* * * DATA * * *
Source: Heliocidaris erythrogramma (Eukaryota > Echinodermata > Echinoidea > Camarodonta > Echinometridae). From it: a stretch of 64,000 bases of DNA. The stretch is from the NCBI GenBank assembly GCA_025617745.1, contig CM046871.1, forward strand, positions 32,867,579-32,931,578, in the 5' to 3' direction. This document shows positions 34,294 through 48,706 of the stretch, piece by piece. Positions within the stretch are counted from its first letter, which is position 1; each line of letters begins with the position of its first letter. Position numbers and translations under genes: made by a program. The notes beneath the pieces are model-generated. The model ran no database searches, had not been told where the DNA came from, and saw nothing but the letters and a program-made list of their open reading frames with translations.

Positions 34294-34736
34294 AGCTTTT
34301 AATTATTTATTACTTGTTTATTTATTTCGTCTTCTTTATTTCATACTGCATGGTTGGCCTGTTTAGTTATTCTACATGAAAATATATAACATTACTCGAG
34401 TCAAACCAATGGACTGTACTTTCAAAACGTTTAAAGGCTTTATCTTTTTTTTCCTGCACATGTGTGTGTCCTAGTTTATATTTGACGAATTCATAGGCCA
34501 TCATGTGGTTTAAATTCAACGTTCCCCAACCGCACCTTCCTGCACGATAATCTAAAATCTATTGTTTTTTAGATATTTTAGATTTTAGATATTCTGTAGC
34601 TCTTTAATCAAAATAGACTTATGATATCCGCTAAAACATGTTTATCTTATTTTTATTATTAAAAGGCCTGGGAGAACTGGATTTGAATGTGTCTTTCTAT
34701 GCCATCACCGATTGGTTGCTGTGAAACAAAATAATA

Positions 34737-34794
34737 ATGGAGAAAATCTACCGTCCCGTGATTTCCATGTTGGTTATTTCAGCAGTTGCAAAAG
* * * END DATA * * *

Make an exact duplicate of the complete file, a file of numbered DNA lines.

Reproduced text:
Source: Heliocidaris erythrogramma (Eukaryota > Echinodermata > Echinoidea > Camarodonta > Echinometridae). From it: a stretch of 64,000 bases of DNA. The stretch is from the NCBI GenBank assembly GCA_025617745.1, contig CM046871.1, forward strand, positions 32,867,579-32,931,578, in the 5' to 3' direction. This document shows positions 34,294 through 48,706 of the stretch, piece by piece. Positions within the stretch are counted from its first letter, which is position 1; each line of letters begins with the position of its first letter. Position numbers and translations under genes: made by a program. The notes beneath the pieces are model-generated. The model ran no database searches, had not been told where the DNA came from, and saw nothing but the letters and a program-made list of their open reading frames with translations.

Positions 34294-34736
34294 AGCTTTT
34301 AATTATTTATTACTTGTTTATTTATTTCGTCTTCTTTATTTCATACTGCATGGTTGGCCTGTTTAGTTATTCTACATGAAAATATATAACATTACTCGAG
34401 TCAAACCAATGGACTGTACTTTCAAAACGTTTAAAGGCTTTATCTTTTTTTTCCTGCACATGTGTGTGTCCTAGTTTATATTTGACGAATTCATAGGCCA
34501 TCATGTGGTTTAAATTCAACGTTCCCCAACCGCACCTTCCTGCACGATAATCTAAAATCTATTGTTTTTTAGATATTTTAGATTTTAGATATTCTGTAGC
34601 TCTTTAATCAAAATAGACTTATGATATCCGCTAAAACATGTTTATCTTATTTTTATTATTAAAAGGCCTGGGAGAACTGGATTTGAATGTGTCTTTCTAT
34701 GCCATCACCGATTGGTTGCTGTGAAACAAAATAATA

Positions 34737-34794
34737 ATGGAGAAAATCTACCGTCCCGTGATTTCCATGTTGGTTATTTCAGCAGTTGCAAAAG